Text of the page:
The outpatient procedure is one of the more common in medicine, performed more than 4 million times each year in the US alone. In cases where the patient has cataracts in both eyes, it is typically performed on one eye at a time, with a break of a week or two between each procedure. 

Prior to surgery, the patient’s lifestyle and vision goals are discussed with the doctor. That leads to a conversation regarding which of the various IOLs will help the patient achieve those goals. 

Like contact lenses, intraocular lenses are available in many focusing powers. 

Standard IOLs typically correct distance vision, while multifocal IOLs can correct distance and near vision in much the same way as bifocal glasses or contact lenses. 

The most advanced IOL yet is a trifocal called the PanOptix®, which corrects distance, intermediate and near vision. The PanOptix has become Dr. Kostick’s “IOL of choice” for patients wanting a multifocal lens, but Judy was not able to receive such a lens. 

“Because neither of us were certain how much vision Judy was going to get back in the right eye through her treatment for the vein occlusion, we opted to go with a monofocal lens that corrected only distance vision,” Dr. Kostick reports. 

“And the outcome could not have been better. When Judy first came to me this year, her vision in that right eye was 20/400. She could barely make out the big E on the eye chart. Now, after successful cataract surgery, her vision in that right eye is 20/25.” 

A-Plus Outcome 

Dr. Kostick won’t take all the credit for what she refers to as an “A-plus outcome.” She says the treatments Judy has been receiving for the retinal vein occlusion helped. So did Judy’s compliance with her pre- and postoperative care instructions.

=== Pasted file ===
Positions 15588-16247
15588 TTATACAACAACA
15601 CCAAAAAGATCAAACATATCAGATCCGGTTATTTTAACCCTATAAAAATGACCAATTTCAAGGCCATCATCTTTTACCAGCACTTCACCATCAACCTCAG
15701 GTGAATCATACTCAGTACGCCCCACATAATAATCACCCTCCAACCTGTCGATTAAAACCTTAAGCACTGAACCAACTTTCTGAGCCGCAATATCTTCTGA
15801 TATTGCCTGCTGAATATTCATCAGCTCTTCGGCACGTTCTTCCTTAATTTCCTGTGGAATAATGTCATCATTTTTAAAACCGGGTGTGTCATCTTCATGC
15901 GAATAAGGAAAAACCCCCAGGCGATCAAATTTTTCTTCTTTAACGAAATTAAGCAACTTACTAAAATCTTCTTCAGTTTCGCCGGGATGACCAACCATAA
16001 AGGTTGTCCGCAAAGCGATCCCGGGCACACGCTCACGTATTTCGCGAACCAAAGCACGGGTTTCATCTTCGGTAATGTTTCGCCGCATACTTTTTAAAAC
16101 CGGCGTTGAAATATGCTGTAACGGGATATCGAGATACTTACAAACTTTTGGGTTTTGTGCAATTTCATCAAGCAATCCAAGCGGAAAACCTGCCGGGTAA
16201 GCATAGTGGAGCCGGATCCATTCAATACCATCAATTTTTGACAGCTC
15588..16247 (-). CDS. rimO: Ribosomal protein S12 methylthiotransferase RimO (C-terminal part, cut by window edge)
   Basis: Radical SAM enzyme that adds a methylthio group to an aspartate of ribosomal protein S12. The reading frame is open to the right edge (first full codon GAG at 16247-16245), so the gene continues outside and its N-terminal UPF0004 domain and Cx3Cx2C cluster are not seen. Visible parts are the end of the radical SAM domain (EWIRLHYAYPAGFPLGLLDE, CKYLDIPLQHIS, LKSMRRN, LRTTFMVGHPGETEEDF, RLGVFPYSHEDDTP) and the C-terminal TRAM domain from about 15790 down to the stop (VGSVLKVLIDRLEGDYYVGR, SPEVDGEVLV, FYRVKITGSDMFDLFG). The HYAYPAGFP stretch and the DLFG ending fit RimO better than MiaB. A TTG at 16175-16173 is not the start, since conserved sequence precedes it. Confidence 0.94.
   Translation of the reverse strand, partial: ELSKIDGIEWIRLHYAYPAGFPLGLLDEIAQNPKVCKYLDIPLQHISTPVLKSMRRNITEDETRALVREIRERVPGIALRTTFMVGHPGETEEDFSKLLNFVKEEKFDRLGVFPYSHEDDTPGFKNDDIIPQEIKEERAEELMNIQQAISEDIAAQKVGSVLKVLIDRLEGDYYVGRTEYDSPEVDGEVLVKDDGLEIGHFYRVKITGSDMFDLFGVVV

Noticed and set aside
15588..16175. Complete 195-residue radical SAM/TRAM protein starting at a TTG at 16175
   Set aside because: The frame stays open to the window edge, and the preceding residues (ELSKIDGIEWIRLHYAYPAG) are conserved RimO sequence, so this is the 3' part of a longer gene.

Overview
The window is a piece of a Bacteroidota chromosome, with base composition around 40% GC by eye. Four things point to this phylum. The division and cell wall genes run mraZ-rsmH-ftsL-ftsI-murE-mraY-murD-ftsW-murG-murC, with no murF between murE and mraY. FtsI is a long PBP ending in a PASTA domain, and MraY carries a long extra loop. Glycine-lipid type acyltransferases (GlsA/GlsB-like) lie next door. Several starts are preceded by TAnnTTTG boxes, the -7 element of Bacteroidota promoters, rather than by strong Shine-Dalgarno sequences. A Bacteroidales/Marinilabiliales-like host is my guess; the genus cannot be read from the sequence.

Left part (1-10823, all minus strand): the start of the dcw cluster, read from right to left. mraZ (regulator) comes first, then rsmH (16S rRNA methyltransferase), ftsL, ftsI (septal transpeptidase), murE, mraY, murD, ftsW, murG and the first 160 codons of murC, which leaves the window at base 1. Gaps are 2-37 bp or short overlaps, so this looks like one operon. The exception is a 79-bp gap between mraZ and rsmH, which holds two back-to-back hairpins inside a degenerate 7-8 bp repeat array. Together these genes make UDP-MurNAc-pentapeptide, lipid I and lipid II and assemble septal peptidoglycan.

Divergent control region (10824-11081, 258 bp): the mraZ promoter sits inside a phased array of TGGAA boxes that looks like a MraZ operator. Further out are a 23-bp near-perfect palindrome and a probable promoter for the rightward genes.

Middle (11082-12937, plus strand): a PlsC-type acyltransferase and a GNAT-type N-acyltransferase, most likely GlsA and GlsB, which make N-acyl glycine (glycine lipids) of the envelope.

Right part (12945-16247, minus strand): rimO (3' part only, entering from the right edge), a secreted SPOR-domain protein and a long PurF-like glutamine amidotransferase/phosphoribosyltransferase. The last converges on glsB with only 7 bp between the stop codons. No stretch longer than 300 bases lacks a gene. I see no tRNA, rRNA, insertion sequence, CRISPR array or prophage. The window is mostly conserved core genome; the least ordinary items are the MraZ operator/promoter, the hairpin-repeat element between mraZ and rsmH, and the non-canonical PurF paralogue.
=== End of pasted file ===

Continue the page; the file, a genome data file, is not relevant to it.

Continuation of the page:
“Judy was an extremely cooperative patient who followed my instructions to a T,” Dr. Kostick confirms. “She was very compliant, and that really is one of the keys to a successful outcome.” 

Judy is just as pleased. She says colors have regained their vibrancy and that she can now see better from a distance than she has in years. There’s just one issue. 

“Now I have a cataract developing in my left eye,” she laments. “But I won’t have to think twice about who I will go to for that if it gets to the point where I need to have it taken out. I’ll be going right back to Dr. Kostick because she’s an exceptional doctor. 

“She’s very professional, very detailed, and she was very reassuring throughout the entire process. She made me feel very comfortable and confident going into the surgery. And her staff is absolutely wonderful. They treat you like you’re part of their family.” 

A family-like atmosphere is something Dr. Kostick strives to create at Atlantic Eye Center, where she proudly treats many of her patients’ mothers, fathers, spouses, children and grandchildren. 

“Our patients become part of our extended family,” Dr. Kostick asserts. “We strive to make them comfortable by creating a very caring environment. They know they are going to be treated with a personal touch whenever they come here.” 

The Atlantic Eye Center staff strives to maintain a strong reputation in the community as well. 

“I think word of mouth is very important for doctors, and we pride ourselves on the referrals we get,” Dr. Kostick adds. “I can honestly say that my staff members go out of their way to ensure that people are cared for to our utmost capability.” 

Alexandra Kostick, MD, FACS, FRCSC

Featured in After Occlusion Leads To Cataracts, A Common Surgery Restores Clear Vision